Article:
Surprisingly, neither falls into an identifiable style category. Most of the current designs are inspired by homes from the Gothic Revival and Folk Victorian eras. Of course, any home with an expansive front porch is often referred to as "country-style" or "farmhouse."
The first such homes were built in the southern parts of the country in the early 1800s, where porches offered some relief from the scorching sun. As the railroads began to provide an economical way to transport materials across the nation, elaborately detailed trim, often referred to as gingerbread, along with windows, doors and other specialty items, became readily available. During the mid- to late-1800s, Andrew Jackson Downing presented "pattern books" showing highly detailed homes with elaborate ornamentation, steep roofs and pointed arch windows. Identified as Gothic Revival homes, they have inspired many of our present "country-style" homes.
Of all the elements inherent in the Gothic Revival style, none is more prevalent than the front porch. While porches continue to be very practical elements of design (they still block the scorching sun!), their appeal seems based on much more than pure practicality. The front porch, more than, perhaps, anything else, reminds us of an era that we perceive as simpler, slower and less stressful. Whether or not this is valid, many of us are certainly drawn to homes with porches.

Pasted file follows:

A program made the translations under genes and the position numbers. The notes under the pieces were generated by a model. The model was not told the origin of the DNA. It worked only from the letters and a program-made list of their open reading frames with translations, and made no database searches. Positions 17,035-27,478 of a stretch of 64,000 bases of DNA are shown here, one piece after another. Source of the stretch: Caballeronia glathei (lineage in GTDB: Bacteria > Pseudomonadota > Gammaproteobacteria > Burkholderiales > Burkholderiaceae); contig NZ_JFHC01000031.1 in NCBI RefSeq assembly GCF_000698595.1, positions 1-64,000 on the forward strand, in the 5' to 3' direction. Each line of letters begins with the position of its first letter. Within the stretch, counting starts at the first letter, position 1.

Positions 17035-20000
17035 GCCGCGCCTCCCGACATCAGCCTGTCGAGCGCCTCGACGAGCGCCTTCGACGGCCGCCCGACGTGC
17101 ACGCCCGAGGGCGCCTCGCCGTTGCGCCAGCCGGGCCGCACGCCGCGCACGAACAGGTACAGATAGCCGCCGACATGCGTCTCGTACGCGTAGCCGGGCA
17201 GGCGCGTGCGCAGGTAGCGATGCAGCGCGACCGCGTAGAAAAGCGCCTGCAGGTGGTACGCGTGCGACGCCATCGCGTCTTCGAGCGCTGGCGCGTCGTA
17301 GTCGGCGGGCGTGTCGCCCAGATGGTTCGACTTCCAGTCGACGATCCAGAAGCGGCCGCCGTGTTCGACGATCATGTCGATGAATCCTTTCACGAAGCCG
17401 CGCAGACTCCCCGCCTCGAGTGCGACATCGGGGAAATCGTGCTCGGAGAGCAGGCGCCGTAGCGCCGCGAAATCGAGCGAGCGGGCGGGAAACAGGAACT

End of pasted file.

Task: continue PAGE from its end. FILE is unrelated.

In addition to an inviting front porch, the overall design premise of these "country" homes can be classified as casual. Living, dining and kitchen areas are usually open to one another, similar to most current designs. Formal living areas are rare, and increasingly, the formal dining room is being replaced by one large, practical dining area that can accommodate large family gatherings. Grand foyers with massive, elaborate staircases give way to functional stairs that are often conveniently located in the family or kitchen area. Even the finishes and trim items appear to favor casual simplicity over anything even remotely pretentious.
While they may be based on Gothic Revival architecture, the "farmhouse" and "country" homes we are designing today are unlike anything seen in the past. As a designer, the opportunities are inspiring. It is a challenge to merge a simple, straightforward farmhouse design with open, livable spaces, excellent traffic flow and attractive, functional baths and kitchens. As more and more people are interested in simplifying and "de-stressing" their lives, the appeal of casual, inviting, "country-style" homes will be strong. The dream of relaxing on your own front porch with a cool glass of iced tea has never been more appealing.